In their ongoing efforts to introduce a diverse range of perspectives to the Duke community, The Archive will feature novelist, essayist and short story writer, Zadie Smith, as part of the 2014 Blackburn Literary Festival. The event, which includes a reading, signing and Q&A, will be Jan. 30 in the Von der Heyden Pavilion.
The Archive is the undergraduate literary magazine and the oldest publication at Duke. As part of its mission to make literature more accessible to students, the publication annually presents the Blackburn Literary Festival, which was established by Professor William Blackburn in 1959. Since then, The Archive has hosted a legacy of great authors on Duke’s campus, varying from Margaret Atwood to Toni Morrison to playwright Suzan-Lori Parks, who spoke at the Duke Coffeehouse last spring.
“The goal of the magazine is to promote and publish creative writing by undergraduate students,” Allison Shen, senior and co-editor of The Archive, said.
In choosing the keynote speaker, the co-editors took renown, relevance and diversity into account. Given that the Duke Summer Reading Program has had a history of traditionally overrepresented identities—white, male authors—The Archive aimed to invite writers who would represent more diverse perspectives and introduce new forms of literature to the Duke community.
“[Smith] is one of the most famous contemporary novelists…It’s a good reason to choose anybody,” Shen said. “What she’s writing is really important and ambitious. The style she writes in is innovative. She was a good candidate to have not only in terms of star power but also as a writer who has something different to say.”
Aarthi Vadde, assistant professor of English and international comparative studies, is researching Smith to inform a chapter on her new book which discusses the contemporary novel and its relationship to themes of globalization.
“Zadie Smith has been a really formative writer for thinking about those things since she wrote ‘White Teeth’ and became known as a writer who is able to represent, cleverly, themes in multiculturalism and cosmopolitanism,” Vadde said.
Beyond these professional encounters with Smith’s work, Vadde enjoys the writing on a personal level. She lauds Smith’s versatile style, which traverses both as a novelist and a literary critic, and also Smith’s ability to constantly experiment and push boundaries. Smith’s work has indeed been influenced by her upbringing, her gender and her race. Her topics largely center around or reflect upon issues of class and upward mobility, such that Smith’s work, Vadde explained, is capable of extending “beyond aesthetic complexity to identity.”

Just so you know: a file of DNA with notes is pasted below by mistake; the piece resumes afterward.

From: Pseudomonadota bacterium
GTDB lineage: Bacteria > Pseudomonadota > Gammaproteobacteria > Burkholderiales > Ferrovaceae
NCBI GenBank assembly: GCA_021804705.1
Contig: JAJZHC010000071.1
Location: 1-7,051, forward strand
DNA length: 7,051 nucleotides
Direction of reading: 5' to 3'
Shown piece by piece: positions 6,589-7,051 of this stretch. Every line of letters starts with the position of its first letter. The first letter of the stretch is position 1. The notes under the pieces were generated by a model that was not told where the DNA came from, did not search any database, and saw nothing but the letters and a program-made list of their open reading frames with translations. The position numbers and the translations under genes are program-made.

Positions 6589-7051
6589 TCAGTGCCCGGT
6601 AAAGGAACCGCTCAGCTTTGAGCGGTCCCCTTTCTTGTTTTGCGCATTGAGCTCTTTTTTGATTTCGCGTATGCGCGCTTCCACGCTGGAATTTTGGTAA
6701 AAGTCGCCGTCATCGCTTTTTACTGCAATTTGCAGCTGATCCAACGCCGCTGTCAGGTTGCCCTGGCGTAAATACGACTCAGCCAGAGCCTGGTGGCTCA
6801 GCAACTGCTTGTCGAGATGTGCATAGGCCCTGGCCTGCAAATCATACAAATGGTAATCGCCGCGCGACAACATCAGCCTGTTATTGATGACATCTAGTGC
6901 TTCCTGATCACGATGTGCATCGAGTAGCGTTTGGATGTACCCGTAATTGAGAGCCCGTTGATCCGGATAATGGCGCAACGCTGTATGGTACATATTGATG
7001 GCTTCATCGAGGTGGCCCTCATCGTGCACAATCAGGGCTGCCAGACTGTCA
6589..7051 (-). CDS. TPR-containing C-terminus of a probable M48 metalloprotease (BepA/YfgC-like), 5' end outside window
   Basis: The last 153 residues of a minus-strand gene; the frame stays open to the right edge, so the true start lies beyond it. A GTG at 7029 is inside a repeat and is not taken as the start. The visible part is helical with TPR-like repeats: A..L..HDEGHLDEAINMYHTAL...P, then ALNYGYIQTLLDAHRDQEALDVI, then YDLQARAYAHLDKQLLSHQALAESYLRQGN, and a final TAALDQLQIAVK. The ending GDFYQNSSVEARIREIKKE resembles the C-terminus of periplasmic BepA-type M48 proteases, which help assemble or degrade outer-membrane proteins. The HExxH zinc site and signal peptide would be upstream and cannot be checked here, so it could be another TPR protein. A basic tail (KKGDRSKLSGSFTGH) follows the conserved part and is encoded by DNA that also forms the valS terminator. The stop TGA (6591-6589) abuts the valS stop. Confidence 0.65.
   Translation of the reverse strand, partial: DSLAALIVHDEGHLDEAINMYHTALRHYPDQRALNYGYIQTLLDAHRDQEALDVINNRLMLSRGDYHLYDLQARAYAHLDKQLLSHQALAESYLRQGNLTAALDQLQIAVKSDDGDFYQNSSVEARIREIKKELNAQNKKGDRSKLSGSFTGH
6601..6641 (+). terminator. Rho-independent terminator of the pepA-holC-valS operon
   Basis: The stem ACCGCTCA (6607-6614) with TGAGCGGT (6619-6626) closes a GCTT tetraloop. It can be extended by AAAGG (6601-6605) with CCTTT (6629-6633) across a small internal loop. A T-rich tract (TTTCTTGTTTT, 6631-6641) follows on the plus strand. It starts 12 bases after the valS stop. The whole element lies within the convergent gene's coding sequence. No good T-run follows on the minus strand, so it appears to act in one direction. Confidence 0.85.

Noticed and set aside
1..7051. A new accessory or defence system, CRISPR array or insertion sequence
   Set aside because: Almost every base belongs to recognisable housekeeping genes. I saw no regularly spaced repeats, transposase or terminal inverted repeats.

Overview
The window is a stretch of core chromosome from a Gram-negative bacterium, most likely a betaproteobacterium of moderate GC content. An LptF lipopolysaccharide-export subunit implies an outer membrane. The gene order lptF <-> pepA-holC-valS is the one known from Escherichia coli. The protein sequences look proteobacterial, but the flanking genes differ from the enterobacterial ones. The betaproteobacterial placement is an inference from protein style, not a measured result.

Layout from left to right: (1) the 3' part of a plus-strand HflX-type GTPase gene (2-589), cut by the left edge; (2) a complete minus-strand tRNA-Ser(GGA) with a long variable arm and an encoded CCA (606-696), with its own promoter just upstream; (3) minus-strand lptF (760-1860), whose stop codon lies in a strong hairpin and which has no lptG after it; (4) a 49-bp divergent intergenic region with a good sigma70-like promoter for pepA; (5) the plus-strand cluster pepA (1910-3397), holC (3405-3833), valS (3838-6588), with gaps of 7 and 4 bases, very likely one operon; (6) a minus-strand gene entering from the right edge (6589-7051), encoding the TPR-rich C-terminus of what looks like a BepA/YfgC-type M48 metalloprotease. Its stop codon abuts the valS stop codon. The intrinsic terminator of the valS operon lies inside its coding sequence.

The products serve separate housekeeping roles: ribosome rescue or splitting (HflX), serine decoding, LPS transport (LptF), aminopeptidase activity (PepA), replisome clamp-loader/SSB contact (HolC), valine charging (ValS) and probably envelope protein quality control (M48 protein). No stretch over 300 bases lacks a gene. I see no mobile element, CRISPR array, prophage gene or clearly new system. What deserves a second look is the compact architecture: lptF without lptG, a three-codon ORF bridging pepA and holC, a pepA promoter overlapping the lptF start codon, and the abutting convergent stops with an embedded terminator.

“Zadie Smith is probably one of the most interesting contemporary writers because she’s both extending the formal innovations and experimentations we associate with the novel in her work, and she’s also writing about the genre from a critical standpoint,” Vadde said. “She’s really mastered the ability to write in different idioms and styles and to reactivate what are considered classic traditions of the novel…it’s hard to say that she has one coherent style because you get the sense that she’s really trying to push herself to adopt new narrative techniques with each work.”
Smith will be available after her reading to answer questions and give a book signing. Notably, the writer has been extremely open about her writing process and career trajectory. She is in the distinctive position of not only offering valuable insight, but insight that is both approachable and more immediately relatable than that of many of her contemporaries. Smith herself wrote her first novel, “White Teeth,” at 22—strikingly close in age to students that will be in her audience.
To hear Smith give a reading of her own work will offer another aspect to the audience’s experience of the writing. Vadde explained that there is an inherent advantage to attending a reading: as opposed to reading alone, which is often a quiet and internal experience, the audience has the opportunity to hear the author’s inflections, the voicing of her own style and the voicing of her characters.
“Hearing the author’s voice might actually make the story new again, to hear nuances that you didn’t hear when reading yourself,” Vadde said. “Just like with poetry, it can become an entirely new form when placed into the context of a performance.”
The Archive’s 2014 Blackburn Literary Festival will be held Thursday, Jan. 30, at 7 p.m. in the Von der Heyden Pavilion. Entry is free. Food and drinks will be provided. For more information, visit The Archive’s website.